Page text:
IN THE WORKERS' COMPENSATION
COURT OF THE STATE OF MONTANA
1996 MTWCC 58
WCC No. 9607-7571
COMPENSATION INSURANCE FUND
ORDER DISMISSING APPEAL
appealed from order of DOL denying his request for an extension of time
in which to file a workers' compensation claim. Respondent moved to
dismiss on ground that jurisdiction still lies with DOL, not with WCC.
motion to dismiss is granted. Claimant's appeal is premature because
the DOL order was not a final and appealable order. The Montana Administrative
Procedures Act (MAPA) requires that claimant be afforded a contested
case hearing within the DOL. Section 39-71-204, MCA (1995), of the WCA
states the DOL has continuing jurisdiction over its orders before they
Failure to Exhaust Administrative Remedies. In case alleging 1995
injury, claimant failed to exhaust contested case procedure before
DOL where he filed appeal from DOL's denial of his request for an
extension of time, but had not requested a hearing on that denial
within the DOL.
The present case is an appeal
from an order of the Department of Labor and Industry denying the appellant's/claimant's
request for an extension of time in which to file his workers' compensation
claim. The respondent, State Compensation Insurance Fund (State Fund),
moves to dismiss on the ground that jurisdiction over appellant's request
still lies with the Department of Labor and Industry, not with the Court.
The salient facts, as alleged
by claimant and assumed to be true for purposes of the appeal, Farris
v. Hutchinson, 254 Mont. 334, 336, 838 P.2d 374, 376 (1992), are
set forth in claimant's Appeal from 6/21/96 MDOLI-ERD Order Denying
Waiver of Claim Time Period ("Appeal") and Attached Exhibits, and a
June 21, 1996 Order Denying Waiver of Claim Time Period. They are as
1. Claimant suffered an industrial
injury on October 15, 1992, when he slipped at work. He was treated
and diagnosed as suffering from low-back strain.
2. Claimant submitted a written
incident report to his employer (Appeal Ex. B) but did not file a written
workers' compensation claim within one year following the injury.
3. On July 11, 1995, which
is less than three years after the accident, the claimant's employer
filed an Employer's First Report. In relevant part, the report related:
Employee describes lower
back pain of gradual onset, for approximately one month prior to pain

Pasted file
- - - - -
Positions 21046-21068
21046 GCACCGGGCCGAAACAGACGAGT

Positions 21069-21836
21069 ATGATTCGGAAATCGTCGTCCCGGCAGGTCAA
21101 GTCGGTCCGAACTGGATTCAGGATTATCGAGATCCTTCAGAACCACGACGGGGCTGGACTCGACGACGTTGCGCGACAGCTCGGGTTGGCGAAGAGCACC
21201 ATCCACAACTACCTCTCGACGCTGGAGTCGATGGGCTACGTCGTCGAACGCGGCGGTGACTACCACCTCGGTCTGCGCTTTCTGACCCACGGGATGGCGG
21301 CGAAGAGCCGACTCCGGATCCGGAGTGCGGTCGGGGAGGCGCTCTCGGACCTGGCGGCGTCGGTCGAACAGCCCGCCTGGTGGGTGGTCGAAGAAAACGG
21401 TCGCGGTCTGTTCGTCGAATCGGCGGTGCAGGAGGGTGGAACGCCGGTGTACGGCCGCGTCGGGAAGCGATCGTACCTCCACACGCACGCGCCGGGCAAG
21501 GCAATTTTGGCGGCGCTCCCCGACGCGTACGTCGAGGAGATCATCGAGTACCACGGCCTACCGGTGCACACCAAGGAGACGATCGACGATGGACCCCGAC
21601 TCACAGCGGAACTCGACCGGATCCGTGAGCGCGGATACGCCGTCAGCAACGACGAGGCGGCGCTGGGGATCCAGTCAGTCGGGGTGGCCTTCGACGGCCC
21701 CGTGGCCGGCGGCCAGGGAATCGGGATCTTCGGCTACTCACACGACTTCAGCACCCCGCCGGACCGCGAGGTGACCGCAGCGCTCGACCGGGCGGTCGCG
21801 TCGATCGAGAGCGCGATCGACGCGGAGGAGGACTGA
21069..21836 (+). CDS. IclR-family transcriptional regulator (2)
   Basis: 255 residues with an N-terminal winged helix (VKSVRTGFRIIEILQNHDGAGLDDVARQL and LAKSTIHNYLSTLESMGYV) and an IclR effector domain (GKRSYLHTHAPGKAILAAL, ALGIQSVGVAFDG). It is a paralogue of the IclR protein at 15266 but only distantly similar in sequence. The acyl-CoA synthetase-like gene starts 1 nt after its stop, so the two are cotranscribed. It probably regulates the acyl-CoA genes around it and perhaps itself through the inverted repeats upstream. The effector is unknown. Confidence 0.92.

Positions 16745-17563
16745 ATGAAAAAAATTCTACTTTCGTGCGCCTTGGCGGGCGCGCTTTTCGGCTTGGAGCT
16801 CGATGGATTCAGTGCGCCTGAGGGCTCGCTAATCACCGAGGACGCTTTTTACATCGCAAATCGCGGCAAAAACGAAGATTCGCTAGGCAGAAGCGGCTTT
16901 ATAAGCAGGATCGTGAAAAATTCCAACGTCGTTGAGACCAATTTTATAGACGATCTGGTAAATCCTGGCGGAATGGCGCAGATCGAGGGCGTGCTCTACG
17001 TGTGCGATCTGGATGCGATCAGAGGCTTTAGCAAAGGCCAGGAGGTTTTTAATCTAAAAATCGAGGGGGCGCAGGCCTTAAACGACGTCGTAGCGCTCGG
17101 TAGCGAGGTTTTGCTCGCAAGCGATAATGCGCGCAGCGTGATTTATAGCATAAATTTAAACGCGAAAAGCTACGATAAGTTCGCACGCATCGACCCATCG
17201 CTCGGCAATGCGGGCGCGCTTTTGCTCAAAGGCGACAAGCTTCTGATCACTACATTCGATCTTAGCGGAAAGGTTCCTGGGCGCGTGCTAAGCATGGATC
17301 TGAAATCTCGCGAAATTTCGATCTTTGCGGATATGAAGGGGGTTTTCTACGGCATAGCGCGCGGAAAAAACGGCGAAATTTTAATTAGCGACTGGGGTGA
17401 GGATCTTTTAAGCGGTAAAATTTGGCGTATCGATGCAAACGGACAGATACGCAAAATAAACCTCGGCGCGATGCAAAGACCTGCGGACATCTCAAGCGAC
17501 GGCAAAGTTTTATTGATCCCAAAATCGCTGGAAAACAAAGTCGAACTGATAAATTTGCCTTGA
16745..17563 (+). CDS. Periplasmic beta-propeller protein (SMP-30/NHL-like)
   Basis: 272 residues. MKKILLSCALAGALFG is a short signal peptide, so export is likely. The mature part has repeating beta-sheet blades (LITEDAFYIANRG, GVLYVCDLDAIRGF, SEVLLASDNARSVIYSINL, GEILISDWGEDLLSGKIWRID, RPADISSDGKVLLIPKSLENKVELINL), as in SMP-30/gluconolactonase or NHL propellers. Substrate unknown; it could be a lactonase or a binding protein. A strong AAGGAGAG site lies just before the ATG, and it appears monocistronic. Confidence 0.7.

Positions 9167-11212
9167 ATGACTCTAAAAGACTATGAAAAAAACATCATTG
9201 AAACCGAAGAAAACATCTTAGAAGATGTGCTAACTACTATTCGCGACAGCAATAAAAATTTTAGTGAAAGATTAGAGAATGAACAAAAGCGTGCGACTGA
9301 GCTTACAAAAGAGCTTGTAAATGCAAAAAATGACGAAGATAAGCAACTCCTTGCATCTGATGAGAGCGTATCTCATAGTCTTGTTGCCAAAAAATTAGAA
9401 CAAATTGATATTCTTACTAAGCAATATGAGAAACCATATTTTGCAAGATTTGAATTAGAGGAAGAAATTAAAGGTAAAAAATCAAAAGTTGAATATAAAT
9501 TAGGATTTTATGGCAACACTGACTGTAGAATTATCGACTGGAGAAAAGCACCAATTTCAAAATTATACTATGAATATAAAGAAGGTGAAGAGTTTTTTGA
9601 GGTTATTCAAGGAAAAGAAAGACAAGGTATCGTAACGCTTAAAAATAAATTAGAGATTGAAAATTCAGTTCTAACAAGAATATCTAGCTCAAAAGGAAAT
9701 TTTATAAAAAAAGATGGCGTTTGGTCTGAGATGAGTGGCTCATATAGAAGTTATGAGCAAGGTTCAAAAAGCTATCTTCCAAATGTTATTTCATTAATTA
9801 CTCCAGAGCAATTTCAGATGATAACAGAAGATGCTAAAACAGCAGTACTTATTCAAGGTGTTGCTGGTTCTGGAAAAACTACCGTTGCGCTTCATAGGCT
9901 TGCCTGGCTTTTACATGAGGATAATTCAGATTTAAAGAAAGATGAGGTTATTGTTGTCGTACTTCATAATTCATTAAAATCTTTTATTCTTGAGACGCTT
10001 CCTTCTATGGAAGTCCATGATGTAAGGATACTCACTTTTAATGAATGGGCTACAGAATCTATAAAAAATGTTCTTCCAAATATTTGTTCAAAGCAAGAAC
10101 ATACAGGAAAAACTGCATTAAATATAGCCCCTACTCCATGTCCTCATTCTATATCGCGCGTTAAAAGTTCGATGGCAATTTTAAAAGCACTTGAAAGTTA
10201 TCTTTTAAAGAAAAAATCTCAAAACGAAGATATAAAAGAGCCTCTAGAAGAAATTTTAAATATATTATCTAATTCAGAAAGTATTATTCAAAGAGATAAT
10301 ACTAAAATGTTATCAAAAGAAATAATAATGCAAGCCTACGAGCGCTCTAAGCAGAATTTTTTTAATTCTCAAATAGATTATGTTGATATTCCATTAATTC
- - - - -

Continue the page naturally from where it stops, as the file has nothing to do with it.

changing, and running down (L) leg and into (L) foot, causing him
to seek medical advice. Keith state[s] no specific incident contributing
to this current onset of pain. He feels that it is part of an
old injury in 10/92, when he slipped on a pool of urine on [the] floor.
(Appeal Ex. A.) Claimant,
as well as the employer, signed the claim. (Id.) The matter
was thereafter treated as an occupational disease. (Appeal at 3.)
4. By July 1995 claimant
was no longer able to work on account of low-back pain and resumed
5. In April 1996, more
than three years after the accident, claimant submitted a written
claim for compensation. The claim was denied by respondent, State
Compensation Insurance Fund, as untimely. (Appeal Ex. H.)
6. Pursuant to section
39-71-601, MCA, claimant thereafter petitioned the Department of Labor
and Industry (Department) for a waiver of the one-year filing requirement.
7. On June 21, 1996, the
Department issued an Order Denying Waiver of Claim Time Period. The
Department mailed the order to the parties but did not set up a file
on the matter. (July 17, 1996 letter of Gary Holt to Judge McCarter.)
However, a copy of the order has been provided to the Court by the
8. The Department's order
was signed by Carol Gleed, a workers' compensation benefits examiner
for the Workers' Compensation Claims Assistance Bureau, which is a
bureau within the Employment Relations Division of the Department.
9. The order
denied the requested extension on the ground that the Department lacked
jurisdiction to extend the time for filing beyond three years:
can ONLY GRANT AN EXTENSION UP TO A PERIOD OF 3 (three) YEARS AFTER
THE ACCIDENT. THE FILING OF CLAIM EXCEEDS OUR STATUTORY AUTHORITY
TO GRANT AN EXTENSION. [Capitals in original.]
went on to notify the parties as follows:
is signed by the Claims Examiner Supervisor of the Dispute Resolution
Bureau under delegated authority of the Administrator of the Employment
Relations Division of the Department of Labor & Industry. Any
party in interest may appeal this order to the Hearings Unit, Legal
Services Division, P.O. Box 1728, Helena, Montana 59624.
uncertain whether the Department could hold a hearing regarding his
request, the claimant then filed both a request for hearing with the
Department and an appeal to this Court. (Response to Motion to Dismiss
The claimant requests the
Court to overturn the Department's denial of an extension of time for
filing his claim. His appeal, however, is premature since the Department's
order was not a final and appealable order. Thus, he has failed to exhaust
his administrative remedies.
The Montana Administrative
Procedure Act (MAPA) provides in section 2-4-601(1), MCA, that "[i]n